interface Future<T> { boolean cancel(boolean mayInterrup tIfRunning); T get(); T get(long timeout, TimeUnit unit)  ; boolean isCancelled(); boolean isDone(); } interface Future<T> {  boolean cancel(boolean mayInterruptIfRunning); void get(Observer<T> callback); } } interface IObserver<T> { void OnNext(T value); void OnError(Exception error); void OnCompleted(); } interface IDisposable { void Dispose(); } interface IObservable<T> { I  Disposable Subscribe(IObserver<T> observer);

You are not yet done refactoring. Instead of canceling the future as a whole via the cancel method, it makes more sense to cancel just the particular outstanding call to get per observer. This can be achieved by letting get return an interface that represents a cancelable resource. Moreover, since you have already called get, there is no need to specify the mayInterruptIfRunning parameter, because the computation is already running at that point and you can encode the Boolean by deciding whether or not to call cancel. Lastly, you can make the cancel method nonblocking by returning void instead of boolean. You could try to make cancel return a Future<boolean> instead, but then you would fall into an endless recursive rabbit hole of asynchrony. As it turns out the java. io.Closable interface precisely fits the bill, resulting in the following mutation of Future<T>:
interface Future<T> { Closable get(Observer<T> callback) ;}

Note that in principle, Future<T> could be used to produce multiple values. In this case each call to get() would block and return the next value once it is available, as long as isDone() is not true. This is similar to the iterable interface. In the rest of this article, asynchronous computations are assumed to return streams of multiple results. While futures do provide a first-class representation of asynchronous computations, the get method is blocking. Fortunately, you can make the JDK interface Future<T> nonblocking by supplying the T get() method with a callback of type Observer<T> (the interface introduced to extend the AsyncCallback<T> interface of GWT). Note that the blocking isCancelled and isDone methods are no longer needed because that information is transmitted via the callback as well. For simplicity ignore the second overload of get since you can easily reconstruct that later. Applying these changes, the nonblocking version of the Future<T> interface looks like this:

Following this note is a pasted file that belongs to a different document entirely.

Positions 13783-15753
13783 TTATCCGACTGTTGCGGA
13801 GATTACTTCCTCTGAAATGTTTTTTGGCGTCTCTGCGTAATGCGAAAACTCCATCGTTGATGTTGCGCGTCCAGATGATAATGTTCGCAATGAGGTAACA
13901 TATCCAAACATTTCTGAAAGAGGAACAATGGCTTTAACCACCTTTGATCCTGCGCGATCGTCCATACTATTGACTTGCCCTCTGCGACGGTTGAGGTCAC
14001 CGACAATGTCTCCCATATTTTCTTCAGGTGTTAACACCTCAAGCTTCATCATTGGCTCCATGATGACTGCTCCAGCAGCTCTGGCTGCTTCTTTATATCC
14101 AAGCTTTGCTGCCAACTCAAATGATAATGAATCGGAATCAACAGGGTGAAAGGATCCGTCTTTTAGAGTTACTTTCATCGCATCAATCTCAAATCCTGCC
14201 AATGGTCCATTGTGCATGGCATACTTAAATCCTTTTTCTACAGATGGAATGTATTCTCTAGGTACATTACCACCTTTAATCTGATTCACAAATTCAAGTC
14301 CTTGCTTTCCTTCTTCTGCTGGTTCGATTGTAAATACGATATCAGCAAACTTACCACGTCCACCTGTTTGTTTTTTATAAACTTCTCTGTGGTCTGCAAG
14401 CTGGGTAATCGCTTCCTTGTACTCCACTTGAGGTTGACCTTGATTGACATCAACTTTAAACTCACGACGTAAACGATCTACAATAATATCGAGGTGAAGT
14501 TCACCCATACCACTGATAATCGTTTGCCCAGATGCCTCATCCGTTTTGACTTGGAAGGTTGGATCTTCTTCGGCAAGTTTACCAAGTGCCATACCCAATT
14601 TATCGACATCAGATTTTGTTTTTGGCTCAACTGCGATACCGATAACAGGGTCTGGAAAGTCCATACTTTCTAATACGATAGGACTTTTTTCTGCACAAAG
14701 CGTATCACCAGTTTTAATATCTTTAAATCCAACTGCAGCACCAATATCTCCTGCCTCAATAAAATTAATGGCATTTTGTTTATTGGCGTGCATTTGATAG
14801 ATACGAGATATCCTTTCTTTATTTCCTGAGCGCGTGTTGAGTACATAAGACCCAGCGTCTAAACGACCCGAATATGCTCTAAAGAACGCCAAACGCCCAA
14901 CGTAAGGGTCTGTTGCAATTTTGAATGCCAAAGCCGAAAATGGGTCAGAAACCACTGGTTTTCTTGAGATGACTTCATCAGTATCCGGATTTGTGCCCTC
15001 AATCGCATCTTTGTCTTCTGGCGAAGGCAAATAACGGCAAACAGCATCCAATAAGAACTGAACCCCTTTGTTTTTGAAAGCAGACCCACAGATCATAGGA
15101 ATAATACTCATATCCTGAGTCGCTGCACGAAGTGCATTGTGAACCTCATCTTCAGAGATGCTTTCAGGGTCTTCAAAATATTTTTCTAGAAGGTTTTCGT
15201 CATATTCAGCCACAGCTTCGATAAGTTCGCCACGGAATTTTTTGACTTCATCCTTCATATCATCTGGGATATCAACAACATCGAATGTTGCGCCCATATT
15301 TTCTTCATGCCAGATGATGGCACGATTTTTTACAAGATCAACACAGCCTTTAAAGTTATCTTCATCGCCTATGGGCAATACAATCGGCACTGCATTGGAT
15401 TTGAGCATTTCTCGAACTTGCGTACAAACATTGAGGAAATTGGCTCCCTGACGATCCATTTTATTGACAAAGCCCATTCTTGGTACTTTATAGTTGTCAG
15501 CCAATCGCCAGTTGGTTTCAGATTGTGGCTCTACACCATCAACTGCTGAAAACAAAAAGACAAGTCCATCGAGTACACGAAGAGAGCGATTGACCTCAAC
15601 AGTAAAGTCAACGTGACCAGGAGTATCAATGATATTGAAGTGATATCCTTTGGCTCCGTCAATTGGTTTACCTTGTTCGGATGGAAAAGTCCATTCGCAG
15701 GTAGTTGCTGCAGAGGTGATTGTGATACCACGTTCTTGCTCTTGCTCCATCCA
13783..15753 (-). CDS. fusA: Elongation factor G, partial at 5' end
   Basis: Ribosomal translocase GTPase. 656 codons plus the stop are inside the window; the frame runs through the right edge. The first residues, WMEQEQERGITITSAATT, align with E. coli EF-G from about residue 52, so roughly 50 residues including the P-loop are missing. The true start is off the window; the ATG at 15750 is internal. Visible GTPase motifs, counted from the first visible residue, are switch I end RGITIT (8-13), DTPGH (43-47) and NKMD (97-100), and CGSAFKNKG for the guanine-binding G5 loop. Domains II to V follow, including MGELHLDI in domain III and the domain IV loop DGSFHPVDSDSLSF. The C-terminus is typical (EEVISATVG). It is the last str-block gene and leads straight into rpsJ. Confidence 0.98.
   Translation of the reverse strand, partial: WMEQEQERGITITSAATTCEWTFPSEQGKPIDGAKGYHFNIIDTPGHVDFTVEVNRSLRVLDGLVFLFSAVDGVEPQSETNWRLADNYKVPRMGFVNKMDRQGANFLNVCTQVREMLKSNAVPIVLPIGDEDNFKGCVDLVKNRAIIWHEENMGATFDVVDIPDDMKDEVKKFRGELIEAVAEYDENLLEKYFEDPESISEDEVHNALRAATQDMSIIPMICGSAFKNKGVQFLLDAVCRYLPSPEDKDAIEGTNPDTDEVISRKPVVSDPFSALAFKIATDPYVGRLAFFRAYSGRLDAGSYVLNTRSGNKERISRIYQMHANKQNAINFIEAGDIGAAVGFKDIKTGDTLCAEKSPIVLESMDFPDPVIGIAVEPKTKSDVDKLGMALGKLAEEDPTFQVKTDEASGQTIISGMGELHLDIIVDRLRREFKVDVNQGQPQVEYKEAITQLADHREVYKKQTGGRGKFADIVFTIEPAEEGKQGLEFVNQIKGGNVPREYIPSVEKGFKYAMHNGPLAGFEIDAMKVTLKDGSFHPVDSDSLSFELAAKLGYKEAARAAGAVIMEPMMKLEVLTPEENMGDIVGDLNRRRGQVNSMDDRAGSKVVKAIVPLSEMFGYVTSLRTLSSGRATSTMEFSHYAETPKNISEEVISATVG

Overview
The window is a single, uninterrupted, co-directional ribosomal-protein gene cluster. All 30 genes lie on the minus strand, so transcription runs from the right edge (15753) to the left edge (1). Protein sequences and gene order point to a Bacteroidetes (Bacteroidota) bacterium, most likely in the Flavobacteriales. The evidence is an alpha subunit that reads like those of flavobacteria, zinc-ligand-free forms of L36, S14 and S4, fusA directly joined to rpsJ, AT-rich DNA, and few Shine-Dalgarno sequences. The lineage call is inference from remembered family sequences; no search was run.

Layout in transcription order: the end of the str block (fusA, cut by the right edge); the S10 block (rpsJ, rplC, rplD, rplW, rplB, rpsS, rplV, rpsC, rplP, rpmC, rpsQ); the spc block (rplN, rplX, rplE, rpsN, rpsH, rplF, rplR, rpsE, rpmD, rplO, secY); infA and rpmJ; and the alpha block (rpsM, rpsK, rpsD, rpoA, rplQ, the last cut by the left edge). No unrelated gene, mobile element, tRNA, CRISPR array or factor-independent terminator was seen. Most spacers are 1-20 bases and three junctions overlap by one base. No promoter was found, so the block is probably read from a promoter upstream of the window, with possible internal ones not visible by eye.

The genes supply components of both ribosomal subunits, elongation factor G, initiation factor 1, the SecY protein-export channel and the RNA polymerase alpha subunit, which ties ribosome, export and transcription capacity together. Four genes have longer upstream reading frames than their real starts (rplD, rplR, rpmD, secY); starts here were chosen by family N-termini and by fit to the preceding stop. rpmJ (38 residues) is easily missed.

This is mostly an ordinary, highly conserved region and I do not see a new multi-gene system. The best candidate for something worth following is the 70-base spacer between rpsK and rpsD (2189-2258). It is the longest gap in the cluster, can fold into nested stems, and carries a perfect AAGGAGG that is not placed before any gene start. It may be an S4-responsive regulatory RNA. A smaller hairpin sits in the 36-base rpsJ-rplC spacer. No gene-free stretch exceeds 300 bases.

Note that calling the close() method of the Closable interface returned by a subscription may or may not actually cancel the underlying computation because a single observable may have multiple observers (disposing, say, of the subscription to mouse moves, which should not stop your mouse from working). Since that particular observer is not notified of any further values, however, from its perspective the computation has terminated. If needed, the class that implements IObservable<T> could cancel the computation in some other way. Future<T> and Instead of Observer<T>, .NET has the standard IObservable<T> and IObserver<T> interfaces; and instead of Closable, it has IDisposable. Values of type IObservable<T> (or Observer<T> depending on your preferred programming language) represent asynchronous data streams, or event streams, with values of type T.